Electric Cars, follow up.

In a post last month titled Electric Cars or Really Fast Golf Carts I calculated my payments on the new Tesla Electric Powered Roadster. The payment was $1872 per month for 72 months! My new friend Matt from Members CU in Winston-Salem commented “But think how much you’ll save on gas! 🙂 “. While typing a response to Matt I thought it worthy of it’s own post so here it is:

When I bought a used motorcycle last summer I calculated that I would need to drive it approximately 10,000 miles for it to pay for itself. Even though it gets 55 mpg that 10,000 mile goal continually grows as I find more and more things to do to it. Stuff like change the oil, buy a new tire every so often, and buy some warmer clothing to wear!

Here’s a rough calculation to try and justify the cost of the Tesla: I drive about 9000 miles per year without kids in the car. My Corolla averages 29 mpg. That’s 310 gallons of gas per year. If gas averages $2.75 per gallon that’s $853.44 per year spent on gas. Since the Tesla takes no gas I’ll save that money, every penny! But the total cost of the Tesla including interest on the loan is $134,827. So I would need to drive it for 157.98 years to break even on it! Or that’s 1,421,825 miles!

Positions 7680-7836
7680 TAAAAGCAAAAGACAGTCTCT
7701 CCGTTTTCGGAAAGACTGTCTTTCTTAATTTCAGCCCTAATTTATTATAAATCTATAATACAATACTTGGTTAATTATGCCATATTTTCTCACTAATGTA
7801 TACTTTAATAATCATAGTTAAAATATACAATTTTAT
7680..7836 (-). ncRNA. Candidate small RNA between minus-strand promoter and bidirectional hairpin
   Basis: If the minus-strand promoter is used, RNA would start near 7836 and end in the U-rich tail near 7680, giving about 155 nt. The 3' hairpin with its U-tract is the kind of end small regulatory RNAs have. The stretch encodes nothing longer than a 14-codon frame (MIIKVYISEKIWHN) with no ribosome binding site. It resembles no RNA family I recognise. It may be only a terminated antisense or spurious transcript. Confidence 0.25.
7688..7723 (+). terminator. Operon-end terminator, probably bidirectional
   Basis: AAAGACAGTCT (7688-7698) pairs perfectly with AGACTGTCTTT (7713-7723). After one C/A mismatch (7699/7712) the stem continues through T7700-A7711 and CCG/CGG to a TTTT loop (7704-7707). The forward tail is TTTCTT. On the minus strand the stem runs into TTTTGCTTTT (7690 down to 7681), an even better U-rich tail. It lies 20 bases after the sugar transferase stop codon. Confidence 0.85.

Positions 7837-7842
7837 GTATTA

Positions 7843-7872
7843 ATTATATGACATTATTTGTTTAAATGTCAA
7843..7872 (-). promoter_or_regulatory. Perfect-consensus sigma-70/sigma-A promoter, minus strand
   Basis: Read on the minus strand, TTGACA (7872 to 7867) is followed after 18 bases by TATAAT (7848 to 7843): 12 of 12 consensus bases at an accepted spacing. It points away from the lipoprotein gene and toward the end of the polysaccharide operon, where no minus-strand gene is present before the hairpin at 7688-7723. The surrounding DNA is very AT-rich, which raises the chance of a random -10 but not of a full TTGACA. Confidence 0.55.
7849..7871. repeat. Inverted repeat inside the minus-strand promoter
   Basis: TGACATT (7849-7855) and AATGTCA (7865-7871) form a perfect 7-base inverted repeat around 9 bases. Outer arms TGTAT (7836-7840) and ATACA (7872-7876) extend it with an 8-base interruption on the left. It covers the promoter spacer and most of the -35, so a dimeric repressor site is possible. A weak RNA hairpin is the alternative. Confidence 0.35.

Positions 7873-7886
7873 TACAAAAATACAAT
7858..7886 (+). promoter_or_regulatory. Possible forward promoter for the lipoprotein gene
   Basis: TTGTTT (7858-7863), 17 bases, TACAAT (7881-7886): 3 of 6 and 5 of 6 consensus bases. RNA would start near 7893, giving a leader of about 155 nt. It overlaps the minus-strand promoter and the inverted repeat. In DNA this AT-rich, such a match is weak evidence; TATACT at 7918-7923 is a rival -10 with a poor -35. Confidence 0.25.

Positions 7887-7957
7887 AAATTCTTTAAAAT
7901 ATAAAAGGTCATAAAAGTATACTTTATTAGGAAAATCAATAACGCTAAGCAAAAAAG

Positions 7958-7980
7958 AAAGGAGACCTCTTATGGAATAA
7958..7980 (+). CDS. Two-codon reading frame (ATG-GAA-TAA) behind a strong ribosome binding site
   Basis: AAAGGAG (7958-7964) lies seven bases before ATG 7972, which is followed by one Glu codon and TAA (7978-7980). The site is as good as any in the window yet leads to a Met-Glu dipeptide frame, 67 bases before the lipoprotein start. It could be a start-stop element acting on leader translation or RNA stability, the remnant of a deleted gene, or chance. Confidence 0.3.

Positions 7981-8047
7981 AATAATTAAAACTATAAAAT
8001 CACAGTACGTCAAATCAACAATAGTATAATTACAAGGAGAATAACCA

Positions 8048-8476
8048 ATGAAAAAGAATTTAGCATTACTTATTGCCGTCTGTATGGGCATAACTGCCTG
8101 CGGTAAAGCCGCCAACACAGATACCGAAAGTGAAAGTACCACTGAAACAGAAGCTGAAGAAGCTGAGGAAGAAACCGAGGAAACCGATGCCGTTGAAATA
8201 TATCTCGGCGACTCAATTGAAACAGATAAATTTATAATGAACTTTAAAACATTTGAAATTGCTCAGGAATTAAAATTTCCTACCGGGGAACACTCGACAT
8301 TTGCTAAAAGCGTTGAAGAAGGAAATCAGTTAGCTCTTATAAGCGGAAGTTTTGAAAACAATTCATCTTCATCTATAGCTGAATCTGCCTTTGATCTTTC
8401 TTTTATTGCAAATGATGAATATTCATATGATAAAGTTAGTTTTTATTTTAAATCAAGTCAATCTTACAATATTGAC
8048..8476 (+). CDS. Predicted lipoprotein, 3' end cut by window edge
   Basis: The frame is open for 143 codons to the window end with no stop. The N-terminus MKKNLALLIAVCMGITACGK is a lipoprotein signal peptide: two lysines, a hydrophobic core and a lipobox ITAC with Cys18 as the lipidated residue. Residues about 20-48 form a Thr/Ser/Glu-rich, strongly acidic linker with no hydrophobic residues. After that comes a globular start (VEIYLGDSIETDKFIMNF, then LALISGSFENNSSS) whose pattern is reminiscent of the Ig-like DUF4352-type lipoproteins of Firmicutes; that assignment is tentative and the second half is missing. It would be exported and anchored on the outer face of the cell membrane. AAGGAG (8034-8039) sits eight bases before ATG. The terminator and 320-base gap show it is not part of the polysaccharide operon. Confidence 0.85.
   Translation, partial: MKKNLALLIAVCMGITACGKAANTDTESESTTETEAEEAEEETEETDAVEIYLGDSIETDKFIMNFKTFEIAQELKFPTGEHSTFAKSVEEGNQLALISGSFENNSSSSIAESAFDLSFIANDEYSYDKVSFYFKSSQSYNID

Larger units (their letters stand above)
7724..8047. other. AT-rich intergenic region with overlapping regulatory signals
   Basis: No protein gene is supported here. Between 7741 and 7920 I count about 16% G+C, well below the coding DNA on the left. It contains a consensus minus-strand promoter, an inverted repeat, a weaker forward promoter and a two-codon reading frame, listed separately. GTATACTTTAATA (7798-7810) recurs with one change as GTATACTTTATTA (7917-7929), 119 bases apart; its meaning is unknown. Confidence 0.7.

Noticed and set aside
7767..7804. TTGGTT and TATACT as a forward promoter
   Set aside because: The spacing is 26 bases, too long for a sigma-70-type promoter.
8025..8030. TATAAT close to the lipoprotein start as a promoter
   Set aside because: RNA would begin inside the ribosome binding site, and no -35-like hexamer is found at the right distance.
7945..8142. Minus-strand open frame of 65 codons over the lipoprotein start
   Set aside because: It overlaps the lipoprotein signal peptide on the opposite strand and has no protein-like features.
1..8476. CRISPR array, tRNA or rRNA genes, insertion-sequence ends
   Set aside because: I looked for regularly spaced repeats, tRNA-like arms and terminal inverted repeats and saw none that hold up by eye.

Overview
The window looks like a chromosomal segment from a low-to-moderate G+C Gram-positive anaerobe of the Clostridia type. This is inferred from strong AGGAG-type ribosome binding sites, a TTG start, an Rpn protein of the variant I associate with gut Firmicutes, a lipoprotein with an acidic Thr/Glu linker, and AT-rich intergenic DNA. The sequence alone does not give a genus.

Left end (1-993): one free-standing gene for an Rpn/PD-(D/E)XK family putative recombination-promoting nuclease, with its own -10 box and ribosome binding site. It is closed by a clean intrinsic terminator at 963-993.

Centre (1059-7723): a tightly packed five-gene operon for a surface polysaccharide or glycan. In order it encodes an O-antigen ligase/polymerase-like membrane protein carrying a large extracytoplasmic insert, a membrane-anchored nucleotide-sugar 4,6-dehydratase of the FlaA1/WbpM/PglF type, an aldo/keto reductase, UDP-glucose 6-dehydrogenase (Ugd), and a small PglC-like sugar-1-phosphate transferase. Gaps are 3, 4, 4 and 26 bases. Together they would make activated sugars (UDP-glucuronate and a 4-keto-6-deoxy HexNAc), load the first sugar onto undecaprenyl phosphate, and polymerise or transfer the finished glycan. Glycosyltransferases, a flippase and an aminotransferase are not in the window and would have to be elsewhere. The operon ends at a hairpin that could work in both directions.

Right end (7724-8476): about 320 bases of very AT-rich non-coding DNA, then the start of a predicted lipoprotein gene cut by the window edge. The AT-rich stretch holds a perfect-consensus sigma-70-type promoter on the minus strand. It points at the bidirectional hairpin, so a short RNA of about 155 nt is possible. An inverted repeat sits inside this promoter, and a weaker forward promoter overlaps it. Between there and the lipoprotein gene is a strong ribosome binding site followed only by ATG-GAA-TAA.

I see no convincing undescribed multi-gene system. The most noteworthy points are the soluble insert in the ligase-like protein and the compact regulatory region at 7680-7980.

So, as totally cool as it may be, the only way I’ll ever drive one of those cars is if I get a part time job as a valet in a major city! 🙂

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3 Responses to Electric Cars, follow up.

  1. The comment was obviously a joke, and your reply definitely puts it into perspective. It also brings to light the myth of cost savings associated with buying the first generation of hybrid cars. The price you’ll pay for these vehicles is not justified from a cost-savings standpoint…unless you drive the car for many, many years. Hopefully the next batch will make switching to hybrid technology a smart financial choice to go along with its lower fuel consumption benefits.

    Good post, Dan!

  2. Dan Veasey says:

    Thanks, And you’re right about the hybrid cars. It’s not as economical to drive one yet. I’d be interested to know how many people actually realize that financially they would be better off to drive an economical gas powered car. But I guess there are many who intentionally make a financial sacrifice to do something good for the environment.

    You also got thinking about my previous calculations for my motorcycle. Those were based on me driving an old Ford Explorer which was wrecked last October. Now that I’m driving the Corolla I probably need to ride much more than 10,000 miles to break even on it.

  3. Most people know that right now, it is not economically advantageous to drive a hybrid car. (Unless you drive a grease-powered car, in which case it’s literally free, as my friend Josh has been doing for a year now.) Many people are buying hybrid cars despite the economic disadvantage.

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